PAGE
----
Scripture Saturdays

hope-2046018_1280Still Hoping

I wanted to tell you how I was doing with giving up worrying and taking up hope for Lent.  Not very well is the answer.  I have been worrying a lot.  Not the stomach-sickening, paralyzing kind of worry, but the sneaky, persistent sort that makes me feel miserable before I can figure out why.

It is so alien to my nature to hope.  It feels false, like I am wearing an outfit I don’t like.  And our culture in general, in the arts specifically, equates hope with rose-colored glasses and chasing rainbows.  I can’t even estimate the number of times I have read that a TV series has “improved” because this season the storyline is darker, or an actor is excited her character has taken a dark turn.

I understand why artists turn to dark themes.  They believe that can get more dramatic mileage out of the destruction of a marriage than the restoration of one, out of a best friend’s betrayal than her faithfulness.

But it’s extremely difficult to live with such depressing expectations.  Since my feelings in this area often trick me, I will go with what I know, and what I know about hope I have found in the following verses:

Psalm 31:24: “Be strong and take heart, all you who hope in the Lord.”sun-622740_1280

Psalm 42:5: “Why are you downcast, O my soul?  Why so disturbed within me?  Put your hope in God, for I will yet praise him, my Savior and my God.”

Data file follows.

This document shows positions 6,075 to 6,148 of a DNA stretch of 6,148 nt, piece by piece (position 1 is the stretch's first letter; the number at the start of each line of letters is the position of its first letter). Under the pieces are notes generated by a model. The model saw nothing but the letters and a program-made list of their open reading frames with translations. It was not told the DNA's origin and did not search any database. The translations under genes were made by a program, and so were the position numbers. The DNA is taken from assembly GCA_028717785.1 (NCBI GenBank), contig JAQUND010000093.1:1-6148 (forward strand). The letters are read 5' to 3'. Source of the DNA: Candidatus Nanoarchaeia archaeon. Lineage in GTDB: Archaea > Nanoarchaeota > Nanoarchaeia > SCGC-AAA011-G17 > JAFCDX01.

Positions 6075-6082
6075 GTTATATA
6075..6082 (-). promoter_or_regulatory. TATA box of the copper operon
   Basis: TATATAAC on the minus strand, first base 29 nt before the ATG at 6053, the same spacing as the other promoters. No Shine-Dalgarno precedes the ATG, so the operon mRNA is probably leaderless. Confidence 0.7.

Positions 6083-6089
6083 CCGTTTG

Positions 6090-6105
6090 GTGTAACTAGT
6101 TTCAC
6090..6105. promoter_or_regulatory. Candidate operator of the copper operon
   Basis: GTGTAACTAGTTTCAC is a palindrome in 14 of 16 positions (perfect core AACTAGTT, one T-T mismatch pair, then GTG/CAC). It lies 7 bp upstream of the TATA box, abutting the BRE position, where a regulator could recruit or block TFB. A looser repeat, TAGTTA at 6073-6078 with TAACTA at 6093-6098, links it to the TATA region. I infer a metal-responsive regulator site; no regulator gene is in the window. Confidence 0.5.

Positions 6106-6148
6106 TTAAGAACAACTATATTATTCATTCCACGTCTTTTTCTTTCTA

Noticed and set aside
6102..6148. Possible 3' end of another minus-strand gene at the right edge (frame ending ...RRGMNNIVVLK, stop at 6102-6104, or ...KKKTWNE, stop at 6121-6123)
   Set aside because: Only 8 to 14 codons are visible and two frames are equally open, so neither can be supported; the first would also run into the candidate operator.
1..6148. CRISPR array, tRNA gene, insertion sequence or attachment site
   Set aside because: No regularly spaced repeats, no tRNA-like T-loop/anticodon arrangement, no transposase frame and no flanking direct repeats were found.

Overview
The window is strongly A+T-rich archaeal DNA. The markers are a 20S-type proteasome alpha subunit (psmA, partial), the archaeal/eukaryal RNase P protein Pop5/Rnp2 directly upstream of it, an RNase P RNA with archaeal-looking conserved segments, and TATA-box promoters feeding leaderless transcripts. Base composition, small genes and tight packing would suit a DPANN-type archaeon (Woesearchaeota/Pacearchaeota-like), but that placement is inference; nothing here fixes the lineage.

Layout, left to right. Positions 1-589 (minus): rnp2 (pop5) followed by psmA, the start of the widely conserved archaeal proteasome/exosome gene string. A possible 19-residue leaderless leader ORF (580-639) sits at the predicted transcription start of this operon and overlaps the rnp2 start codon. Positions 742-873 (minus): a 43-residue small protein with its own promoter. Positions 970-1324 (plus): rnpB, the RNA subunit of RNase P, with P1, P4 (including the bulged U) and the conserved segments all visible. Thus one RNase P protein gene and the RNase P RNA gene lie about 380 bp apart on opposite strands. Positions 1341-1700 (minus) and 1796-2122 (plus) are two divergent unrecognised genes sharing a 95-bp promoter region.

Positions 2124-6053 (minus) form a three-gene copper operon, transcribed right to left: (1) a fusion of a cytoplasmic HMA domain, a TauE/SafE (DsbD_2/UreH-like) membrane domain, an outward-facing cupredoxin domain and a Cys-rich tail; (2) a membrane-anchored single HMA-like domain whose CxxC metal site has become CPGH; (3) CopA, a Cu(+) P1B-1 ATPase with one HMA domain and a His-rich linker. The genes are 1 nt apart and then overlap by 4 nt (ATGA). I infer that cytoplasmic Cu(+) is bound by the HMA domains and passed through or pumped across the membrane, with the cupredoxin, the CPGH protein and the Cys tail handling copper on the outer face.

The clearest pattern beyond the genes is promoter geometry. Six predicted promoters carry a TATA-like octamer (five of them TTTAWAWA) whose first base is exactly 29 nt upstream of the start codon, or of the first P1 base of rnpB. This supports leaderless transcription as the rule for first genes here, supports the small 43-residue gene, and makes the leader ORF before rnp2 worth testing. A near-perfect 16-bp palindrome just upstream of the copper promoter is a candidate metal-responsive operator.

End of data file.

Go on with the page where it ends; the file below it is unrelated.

Hebrews 6:19: “We have this hope as an anchor for the soul, firm and secure.”anchor-57748_1280

This is one I love Jeremiah 29:11: ” ‘For I know the plans I have for you,’ declares the Lord, ‘plans to proper you and not to harm you, plans to give you hope and a future.'”

Yesterday I actively hoped instead of worried about a problem.  I felt my heart grow lighter.  I came to the conclusion that since neither hoping or worrying changes the outcome of a situation in reality, I might as well hope.  Like any other skill, I have to practice it.

Scripture Saturdays

fire-2116361_1280Why Should Christians Hope?

I said last week when I gave up worrying last Lent that I didn’t think to put something in it’s place.  I know now I need to hope.

In The Case For Hope, author Lee Strobel states the Bible mentions hope 97 times in the Old Testament and “83 in the New Testament”.  It’s clear God expects his people to be hopeful.  Why?  Because He is the ultimate hope.  Hoping in Him give us perfect love, complete forgiveness of our sins, and the joy of living with Him forever.  And in Jesus we have the example of what a person can be in a relationship with God.  We can’t be perfect like Jesus, but we have the hope God will change us to be more and more like His son.

So why do I have such a hard time hoping?

I think it’s a combination of physical wiring and and mental habit.  In the next week, I will try to rein in my my wild worries with a few strategies.  My focus will be Hebrews 13:6 “The Lord is my helper; I will not be afraid.”  I will also do try the following:

Imagine a positive outcome for a negative one.  I need to break my automatic response of imagining the worse.  That’s helpful when plotting fiction, but it’s a lousy way to live my life.

Become objective.  When I consider my worries, I will judge how likely they are to become reality, based on my past experiences.

I am reminded of a quote attributed to Mark Twain, “I’ve had a lot of worries in my life, most of which never happened.”

 

 

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